contents = [contents stringByReplacingOccurrencesOfString:@"</td>" withString:@""];
contents = [contents stringByReplacingOccurrencesOfString:@"<small>" withString:@""];
contents = [contents stringByReplacingOccurrencesOfString:@"</small>" withString:@""];
contents = [contents stringByReplacingOccurrencesOfString:@";" withString:@""];
contents = [contents stringByReplacingOccurrencesOfString:@"M" withString:@"M,"];

What remains looks like this:

12:00 AM,3.4,3.2
1:00 AM,3.0,3.0
2:00 AM,3.0,3.0
3:00 AM,3.0,3.0
4:00 AM,3.0,3.0
5:00 AM,3.0,3.0
6:00 AM,3.1,2.9
7:00 AM,3.3,

Writing to File

The final step is to write the newly-formatted string to a CSV file.

NSString *csvContents = [NSString stringWithFormat:@"Electricity Prices,Predicted,Actual\n%@", contents];  
//NSLog(@"%@", csvContents);
[csvContents writeToFile:@"/Users/johnvoorhees/DropBox/dailyPrice.csv" atomically:NO encoding:NSUTF8StringEncoding error:&error];

The first line prepends the file with "Electricity Prices,Predicted,Actual", which serve as the title for the Status Board chart and labels for the predicted and actual prices. The remainder of the code simply writes the data to a CSV file in my Dropbox named dailyPrice.csv.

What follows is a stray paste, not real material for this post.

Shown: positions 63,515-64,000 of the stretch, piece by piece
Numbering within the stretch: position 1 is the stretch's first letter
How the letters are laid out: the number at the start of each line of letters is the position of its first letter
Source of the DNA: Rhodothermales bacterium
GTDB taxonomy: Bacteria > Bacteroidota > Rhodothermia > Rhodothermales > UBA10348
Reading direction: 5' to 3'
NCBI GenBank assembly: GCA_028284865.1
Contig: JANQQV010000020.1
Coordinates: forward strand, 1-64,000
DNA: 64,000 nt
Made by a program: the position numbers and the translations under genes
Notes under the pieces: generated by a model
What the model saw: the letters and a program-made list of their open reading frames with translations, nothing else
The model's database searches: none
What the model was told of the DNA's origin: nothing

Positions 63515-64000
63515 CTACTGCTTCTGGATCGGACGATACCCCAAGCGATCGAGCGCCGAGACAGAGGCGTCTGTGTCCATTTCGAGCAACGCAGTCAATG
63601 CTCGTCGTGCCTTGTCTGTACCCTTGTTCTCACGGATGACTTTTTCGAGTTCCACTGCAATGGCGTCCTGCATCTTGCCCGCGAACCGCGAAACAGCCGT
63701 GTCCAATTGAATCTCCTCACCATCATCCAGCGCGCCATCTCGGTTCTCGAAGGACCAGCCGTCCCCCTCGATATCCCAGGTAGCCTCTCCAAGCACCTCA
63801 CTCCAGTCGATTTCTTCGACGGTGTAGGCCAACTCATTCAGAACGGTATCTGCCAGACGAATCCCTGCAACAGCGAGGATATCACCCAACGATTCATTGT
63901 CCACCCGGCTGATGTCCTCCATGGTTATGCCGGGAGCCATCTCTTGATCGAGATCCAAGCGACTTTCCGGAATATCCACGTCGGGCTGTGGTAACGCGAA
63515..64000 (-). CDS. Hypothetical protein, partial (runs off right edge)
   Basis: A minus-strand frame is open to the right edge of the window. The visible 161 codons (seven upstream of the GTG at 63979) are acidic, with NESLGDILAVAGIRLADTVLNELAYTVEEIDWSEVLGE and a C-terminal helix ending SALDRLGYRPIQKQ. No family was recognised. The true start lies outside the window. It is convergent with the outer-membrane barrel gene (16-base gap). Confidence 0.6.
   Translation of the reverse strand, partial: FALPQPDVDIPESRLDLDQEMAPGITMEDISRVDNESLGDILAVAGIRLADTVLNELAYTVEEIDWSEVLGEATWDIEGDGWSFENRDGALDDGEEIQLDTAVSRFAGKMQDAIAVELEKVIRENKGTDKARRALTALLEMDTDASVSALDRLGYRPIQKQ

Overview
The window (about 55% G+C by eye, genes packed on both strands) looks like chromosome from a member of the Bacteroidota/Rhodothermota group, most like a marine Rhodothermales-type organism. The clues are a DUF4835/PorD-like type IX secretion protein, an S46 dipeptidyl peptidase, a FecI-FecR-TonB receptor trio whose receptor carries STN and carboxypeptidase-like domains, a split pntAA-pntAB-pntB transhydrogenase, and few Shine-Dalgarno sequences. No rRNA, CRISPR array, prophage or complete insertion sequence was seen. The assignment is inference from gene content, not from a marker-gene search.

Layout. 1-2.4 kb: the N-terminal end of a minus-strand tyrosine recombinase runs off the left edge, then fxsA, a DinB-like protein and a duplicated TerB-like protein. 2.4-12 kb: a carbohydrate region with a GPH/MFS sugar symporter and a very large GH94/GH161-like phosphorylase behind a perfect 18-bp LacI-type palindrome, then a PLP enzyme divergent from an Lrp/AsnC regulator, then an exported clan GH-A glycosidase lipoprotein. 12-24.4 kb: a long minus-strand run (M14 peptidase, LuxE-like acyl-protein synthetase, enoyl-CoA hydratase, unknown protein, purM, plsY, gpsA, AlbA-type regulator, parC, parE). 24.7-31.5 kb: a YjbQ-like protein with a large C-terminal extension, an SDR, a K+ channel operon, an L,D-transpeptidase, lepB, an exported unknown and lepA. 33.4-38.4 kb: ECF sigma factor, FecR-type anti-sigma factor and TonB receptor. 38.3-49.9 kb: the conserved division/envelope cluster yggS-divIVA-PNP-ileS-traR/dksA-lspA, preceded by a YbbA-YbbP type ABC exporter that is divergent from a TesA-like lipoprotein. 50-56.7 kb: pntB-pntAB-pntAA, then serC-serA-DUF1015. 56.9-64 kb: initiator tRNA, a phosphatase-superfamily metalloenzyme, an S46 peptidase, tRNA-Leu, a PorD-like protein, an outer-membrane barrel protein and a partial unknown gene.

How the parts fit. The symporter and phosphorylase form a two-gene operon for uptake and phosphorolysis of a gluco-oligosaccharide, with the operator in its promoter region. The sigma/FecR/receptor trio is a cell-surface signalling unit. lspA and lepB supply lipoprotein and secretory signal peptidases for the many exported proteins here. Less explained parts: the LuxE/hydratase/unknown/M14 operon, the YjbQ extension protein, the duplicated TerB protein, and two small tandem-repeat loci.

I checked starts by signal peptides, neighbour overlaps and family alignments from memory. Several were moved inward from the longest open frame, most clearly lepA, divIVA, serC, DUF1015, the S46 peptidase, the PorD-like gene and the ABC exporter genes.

Dropbox, Status Board and Hazel

With the script-created CSV file in hand, the only remaining tasks are to run the script at regular intervals so that it captures the actual electricity prices as they update and to get the data into Panic's Status Board app where it can be displayed in a glanace-able graphical format. There a number of ways to run a script on your Mac at regular intervals, but I chose to useHazel because I already rely on it for a number of file-related automation tasks and it can run command line tools, which makes it perfect for the job. I simply pointed Hazel at the dailyPrice.csv file and created a rule to run my command line tool every ten minutes or so.

Dropbox makes it similarly simple to host the dailyPrice.csv file where it can be seen by Status Board. Place the file in your Dropbox and copy a sharable link to the file. In Status Board all you need to do is to authorize it to access Dropbox and then create a DIY module (PDF link) that uses the Dropbox link as its data source. And with that, you have a beautiful, automatically updating graph of predicted and actual electricity prices.


A limitation of this script is that the actual price graph falls off to 0 for time periods in the future because, unlike the predicted price, there is no value for those hours. If anyone has any ideas on how to avoid this, please get in touch using the contact page link above.


You can download this project on GitHub here.